Tall Tales from the Financial Media
What matters vs. what all-too-human humans crave...
The MEANDERINGS of the financial markets must often seem quite arbitrary to observers, writes Tim Price on his ThePriceOfEverything blog.
One of the central theses of Yuval Noah Harari in Sapiens is that humans have climbed to the top of the evolutionary ladder by way of a predilection for story-telling. We want to make sense of things, and so we crave a narrative, ideally a linear one which proceeds according to the principles of logic.
There is a natural demand on the part of investors and uninvolved onlookers alike to make sense of the apparently impenetrable. To account for the otherwise baffling Brownian motion of asset prices, financial media step in to "help" fill the void.
There is just one problem with the financial media's "explanations" of price activity in markets.
They are all nonsense.
Thomas Schuster of the Institute for Communication and Media Studies at Leipzig University takes up 'the story':
"The media select, they interpret, they emotionalize and they create facts. The media not only reduce reality by lowering information density. They focus reality by accumulating information where 'actually' none exists.
"A typical stock market report looks like this: Stock X increased because...Index Y crashed due to...Prices Z continue to rise after...
"Most of these explanations are post-hoc rationalizations. An artificial logic is created, based on a simplistic understanding of the markets, which implies that there are simple explanations for most price movements; that price movements follow rules which then lead to systematic patterns; and of course that the news disseminated by the media decisively contribute to the emergence of price movements."
But if the ducks are quacking, we cannot fault the financial media for wanting to feed them.
Happily, Morgan Housel has now set the record straight. His recent Honest Business News
Update is a gem:
"NEW YORK – The S&P 500 closed at a new high on Wednesday in what analysts hailed as the accumulated result of several hundred million people waking up every morning hoping to solve problems and improve their lives.
"The index finished up 4 points. Goldman Sachs strategist Bill Blake said the move was the result of unidentified marginal buyers being a little bit more motivated than unidentified marginal sellers. 'We've now had 241 years of people in daily competitive pursuits to do things a little better, and those benefits add up over time. Mix that with some good luck and where we happen to be in the business cycle, and here we are,' he said. 'My job is to sound smart, but you can explain this stuff to a five year old,' he laughed.
"Corporations earned $5.89 billion in after-tax profits. Financial advisors and middlemen took in $710 million in fees. The difference, Blake said, would accrue to investors over time. Analysts warned of several metric tons of dopamine and cortisol careening through the global economy, which they said created a near certainty of poor financial decisions.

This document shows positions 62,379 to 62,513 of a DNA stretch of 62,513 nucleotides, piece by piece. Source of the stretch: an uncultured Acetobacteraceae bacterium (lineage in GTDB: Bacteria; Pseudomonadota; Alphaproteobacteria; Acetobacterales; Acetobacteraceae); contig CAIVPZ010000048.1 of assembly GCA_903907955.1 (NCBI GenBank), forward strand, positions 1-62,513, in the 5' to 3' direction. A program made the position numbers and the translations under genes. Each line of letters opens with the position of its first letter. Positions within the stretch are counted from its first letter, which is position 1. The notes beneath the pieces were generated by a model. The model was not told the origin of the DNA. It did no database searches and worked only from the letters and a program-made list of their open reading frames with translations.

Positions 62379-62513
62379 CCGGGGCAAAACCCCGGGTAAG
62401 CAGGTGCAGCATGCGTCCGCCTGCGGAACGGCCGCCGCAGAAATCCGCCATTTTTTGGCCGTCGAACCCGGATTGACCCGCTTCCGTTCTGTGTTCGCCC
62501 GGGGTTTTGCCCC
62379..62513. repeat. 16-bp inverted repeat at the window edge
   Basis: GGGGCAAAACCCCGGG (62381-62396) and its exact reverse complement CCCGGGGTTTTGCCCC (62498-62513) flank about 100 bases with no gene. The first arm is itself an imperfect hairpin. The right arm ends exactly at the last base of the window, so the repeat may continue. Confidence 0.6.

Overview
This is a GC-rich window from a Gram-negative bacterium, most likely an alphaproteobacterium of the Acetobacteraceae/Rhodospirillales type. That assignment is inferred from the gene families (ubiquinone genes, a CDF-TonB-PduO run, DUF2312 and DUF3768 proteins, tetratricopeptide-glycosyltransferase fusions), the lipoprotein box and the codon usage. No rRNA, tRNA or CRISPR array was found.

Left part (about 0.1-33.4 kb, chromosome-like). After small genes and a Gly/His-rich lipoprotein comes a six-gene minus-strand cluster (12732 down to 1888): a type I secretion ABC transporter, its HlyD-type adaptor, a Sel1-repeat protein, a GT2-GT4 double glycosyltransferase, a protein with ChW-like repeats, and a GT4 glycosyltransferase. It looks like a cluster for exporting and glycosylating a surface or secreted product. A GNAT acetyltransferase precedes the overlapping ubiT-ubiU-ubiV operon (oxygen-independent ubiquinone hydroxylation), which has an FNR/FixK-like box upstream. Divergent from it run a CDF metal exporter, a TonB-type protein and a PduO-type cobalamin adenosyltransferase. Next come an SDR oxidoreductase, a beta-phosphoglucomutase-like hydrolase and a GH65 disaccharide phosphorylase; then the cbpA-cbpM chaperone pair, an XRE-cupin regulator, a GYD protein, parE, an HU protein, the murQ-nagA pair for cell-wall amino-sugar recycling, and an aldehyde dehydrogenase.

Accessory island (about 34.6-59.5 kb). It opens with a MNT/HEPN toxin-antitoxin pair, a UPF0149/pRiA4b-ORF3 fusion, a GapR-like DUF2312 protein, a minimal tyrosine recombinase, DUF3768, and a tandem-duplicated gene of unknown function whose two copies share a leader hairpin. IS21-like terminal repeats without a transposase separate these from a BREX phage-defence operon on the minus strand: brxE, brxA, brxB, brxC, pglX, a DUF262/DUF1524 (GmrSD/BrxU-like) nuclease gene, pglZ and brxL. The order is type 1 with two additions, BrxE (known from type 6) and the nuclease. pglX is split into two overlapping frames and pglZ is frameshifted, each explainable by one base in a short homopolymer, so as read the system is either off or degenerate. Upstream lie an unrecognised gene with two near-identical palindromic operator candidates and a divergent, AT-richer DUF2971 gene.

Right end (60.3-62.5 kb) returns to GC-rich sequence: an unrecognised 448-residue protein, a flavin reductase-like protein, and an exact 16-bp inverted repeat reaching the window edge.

"At some point, Blake said, these bad decisions create social proof and feed on each other, leading to recessions. 'When is the next recession?' he asked. 'I don't know. Whenever the second mortgage you took out to buy a boat to appease your insecurity convinces your brother in-law to do the same, and his boat gives the boat salesman enough misguided confidence to become a day trader, and then all three of you crack under a collective bout of geopolitical bad luck or something. But we'll move on.'
"About 9,000 new businesses formed on Wednesday. Another 8,200 dissolved. Analysts expect the trend to continue, calling it an 'unmistakable example of basic capitalism'..."
Meanwhile US stocks continue to climb their wall of worry to new all-time record highs, and former Fed chairman Alan Greenspan frets that the bubble in bonds is about to burst, which it may well be.
Yet none of this really matters. Asked to distill the secret of sound investing into three words, the great value investor Benjamin Graham offered the phrase "Margin of Safety".
Faced with the same challenge, we offer a graph.
You can see three things in the graph above. The purple line shows you the performance of the S&P 500 stock index over the past 20 years: a total return of 350%. The white line shows the share price history of Seaboard Corporation over the same period: a total return of 1400%.
Perhaps the most interesting line, however, is the green one, which shows the growth in the book value per share of Seaboard Corporation.
First lesson: look for companies run by principled, shareholder-friendly management who are adept at capital allocation. Seaboard, which we own in our fund, is, we believe, one of such companies – a diversified international agribusiness with interests in food processing and milling.
Second lesson: over time, growth in a company's inherent value (eg, its book value) will tend to track the growth in its share price. But as the chart shows, this relationship can be lumpy, and volatile.
Third lesson: only buy the shares of such companies when they can be purchased at close to, or ideally below, book value. Margin of safety, again.
Lather. Rinse. Repeat.
So why are you still reading the business news?